When a survivor shares his story after being silent for years, people often say, "Well, if it was so bad, why did not you report it? It's the worst thing you can say to a survivor, Velasquez says. Not only do many people face significant barriers to reporting (such as the risk of being fired or the fear of being deported if they are unlawful), but many fear that one will just do not believe them.
While current conversations around sexual assault are largely celebrity centered, the most vulnerable people to sexual assault are those who occupy the least visible positions in society, says Velasquez . Some examples: American Indians are twice as likely to be sexually assaulted or raped compared to all other races, according to RAINN, and 47% of transgender people are sexually assaulted at some point in their lives, according to the US Transgender Survey Report.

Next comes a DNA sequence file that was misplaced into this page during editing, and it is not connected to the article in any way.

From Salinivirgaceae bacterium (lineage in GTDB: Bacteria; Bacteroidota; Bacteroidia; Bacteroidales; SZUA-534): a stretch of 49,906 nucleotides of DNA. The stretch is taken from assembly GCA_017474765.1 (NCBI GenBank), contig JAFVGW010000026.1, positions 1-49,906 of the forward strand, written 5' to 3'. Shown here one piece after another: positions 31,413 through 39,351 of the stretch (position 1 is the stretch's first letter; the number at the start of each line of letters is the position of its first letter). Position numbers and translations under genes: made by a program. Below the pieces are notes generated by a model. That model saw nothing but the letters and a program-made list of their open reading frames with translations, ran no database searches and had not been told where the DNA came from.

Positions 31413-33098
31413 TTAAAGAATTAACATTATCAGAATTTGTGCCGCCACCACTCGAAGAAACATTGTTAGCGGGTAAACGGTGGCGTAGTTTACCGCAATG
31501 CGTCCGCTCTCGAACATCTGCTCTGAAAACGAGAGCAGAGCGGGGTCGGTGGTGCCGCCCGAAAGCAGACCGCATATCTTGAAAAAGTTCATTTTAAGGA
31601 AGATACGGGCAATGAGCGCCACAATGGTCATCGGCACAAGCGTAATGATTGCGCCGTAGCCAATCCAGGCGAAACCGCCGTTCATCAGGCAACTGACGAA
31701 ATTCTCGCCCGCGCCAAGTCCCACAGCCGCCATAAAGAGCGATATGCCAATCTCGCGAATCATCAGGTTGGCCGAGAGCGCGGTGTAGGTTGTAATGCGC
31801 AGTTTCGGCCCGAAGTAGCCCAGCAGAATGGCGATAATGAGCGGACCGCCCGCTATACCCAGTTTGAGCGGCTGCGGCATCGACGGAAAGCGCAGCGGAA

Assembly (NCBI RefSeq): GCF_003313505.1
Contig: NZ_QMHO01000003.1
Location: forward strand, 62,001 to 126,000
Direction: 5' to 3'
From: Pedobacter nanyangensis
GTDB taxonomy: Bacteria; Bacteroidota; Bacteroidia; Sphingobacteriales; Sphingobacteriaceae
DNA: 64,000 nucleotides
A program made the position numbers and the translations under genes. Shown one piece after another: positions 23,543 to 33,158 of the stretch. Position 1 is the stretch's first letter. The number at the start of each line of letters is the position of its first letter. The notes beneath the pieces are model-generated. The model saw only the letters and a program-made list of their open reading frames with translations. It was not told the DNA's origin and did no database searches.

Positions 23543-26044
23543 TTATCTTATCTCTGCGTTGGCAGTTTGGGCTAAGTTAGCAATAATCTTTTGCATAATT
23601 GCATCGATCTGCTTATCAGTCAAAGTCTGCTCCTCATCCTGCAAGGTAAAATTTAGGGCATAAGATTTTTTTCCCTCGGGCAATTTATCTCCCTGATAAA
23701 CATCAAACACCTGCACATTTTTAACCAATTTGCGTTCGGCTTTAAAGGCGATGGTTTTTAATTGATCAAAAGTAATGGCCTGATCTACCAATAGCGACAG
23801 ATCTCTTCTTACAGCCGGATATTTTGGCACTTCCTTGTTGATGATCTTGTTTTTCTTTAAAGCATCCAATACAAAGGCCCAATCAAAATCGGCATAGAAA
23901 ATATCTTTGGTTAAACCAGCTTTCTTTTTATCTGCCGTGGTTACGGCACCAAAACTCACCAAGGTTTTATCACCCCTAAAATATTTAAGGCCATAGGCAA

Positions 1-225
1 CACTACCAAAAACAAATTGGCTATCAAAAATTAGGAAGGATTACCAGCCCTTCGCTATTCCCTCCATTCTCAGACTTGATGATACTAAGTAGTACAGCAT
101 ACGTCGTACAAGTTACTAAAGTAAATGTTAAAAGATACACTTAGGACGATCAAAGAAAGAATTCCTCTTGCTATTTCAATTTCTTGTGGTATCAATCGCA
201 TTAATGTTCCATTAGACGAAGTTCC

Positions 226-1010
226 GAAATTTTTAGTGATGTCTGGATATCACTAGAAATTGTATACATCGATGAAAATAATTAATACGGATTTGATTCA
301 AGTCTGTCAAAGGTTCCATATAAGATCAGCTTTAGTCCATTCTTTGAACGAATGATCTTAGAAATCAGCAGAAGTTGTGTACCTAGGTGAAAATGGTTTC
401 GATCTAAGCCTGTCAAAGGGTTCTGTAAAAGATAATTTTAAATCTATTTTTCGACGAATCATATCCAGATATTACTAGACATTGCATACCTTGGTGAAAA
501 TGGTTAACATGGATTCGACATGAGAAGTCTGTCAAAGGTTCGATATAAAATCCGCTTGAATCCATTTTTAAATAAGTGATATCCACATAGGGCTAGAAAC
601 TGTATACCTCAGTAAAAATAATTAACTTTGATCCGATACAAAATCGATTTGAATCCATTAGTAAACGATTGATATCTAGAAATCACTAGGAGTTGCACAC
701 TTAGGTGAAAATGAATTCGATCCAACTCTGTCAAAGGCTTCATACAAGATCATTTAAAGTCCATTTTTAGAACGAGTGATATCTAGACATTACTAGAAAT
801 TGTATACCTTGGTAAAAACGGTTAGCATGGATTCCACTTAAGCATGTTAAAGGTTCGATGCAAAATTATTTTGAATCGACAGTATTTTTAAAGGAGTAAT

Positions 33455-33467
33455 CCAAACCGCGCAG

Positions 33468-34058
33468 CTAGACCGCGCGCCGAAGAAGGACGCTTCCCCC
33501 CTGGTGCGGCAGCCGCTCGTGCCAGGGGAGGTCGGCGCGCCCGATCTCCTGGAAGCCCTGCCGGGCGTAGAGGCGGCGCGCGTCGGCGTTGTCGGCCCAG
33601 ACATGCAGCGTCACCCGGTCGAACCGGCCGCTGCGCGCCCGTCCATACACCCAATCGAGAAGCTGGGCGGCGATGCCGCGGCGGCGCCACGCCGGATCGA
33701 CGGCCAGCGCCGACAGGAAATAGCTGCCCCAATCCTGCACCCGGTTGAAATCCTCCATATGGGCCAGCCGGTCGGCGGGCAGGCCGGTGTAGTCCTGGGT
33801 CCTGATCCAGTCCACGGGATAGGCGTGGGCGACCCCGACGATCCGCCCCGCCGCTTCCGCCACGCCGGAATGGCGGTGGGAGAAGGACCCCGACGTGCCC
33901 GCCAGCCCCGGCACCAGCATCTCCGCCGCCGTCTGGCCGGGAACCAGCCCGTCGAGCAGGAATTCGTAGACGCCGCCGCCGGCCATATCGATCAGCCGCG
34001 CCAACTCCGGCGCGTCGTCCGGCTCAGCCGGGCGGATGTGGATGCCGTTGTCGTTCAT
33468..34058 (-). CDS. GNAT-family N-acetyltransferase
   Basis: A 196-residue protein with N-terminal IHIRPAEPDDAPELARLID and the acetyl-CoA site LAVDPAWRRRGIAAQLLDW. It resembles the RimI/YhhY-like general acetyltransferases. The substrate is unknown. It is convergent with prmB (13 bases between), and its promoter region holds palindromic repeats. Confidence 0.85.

"Immigrants, LGBTQ people, economically disadvantaged people, young people, people with disabilities, racial and ethnic minorities and sex workers are all too often excluded from the conversation," says Velasquez. "We need to raise all voices by recognizing that these groups have higher barriers to reporting and helping them to be heard too."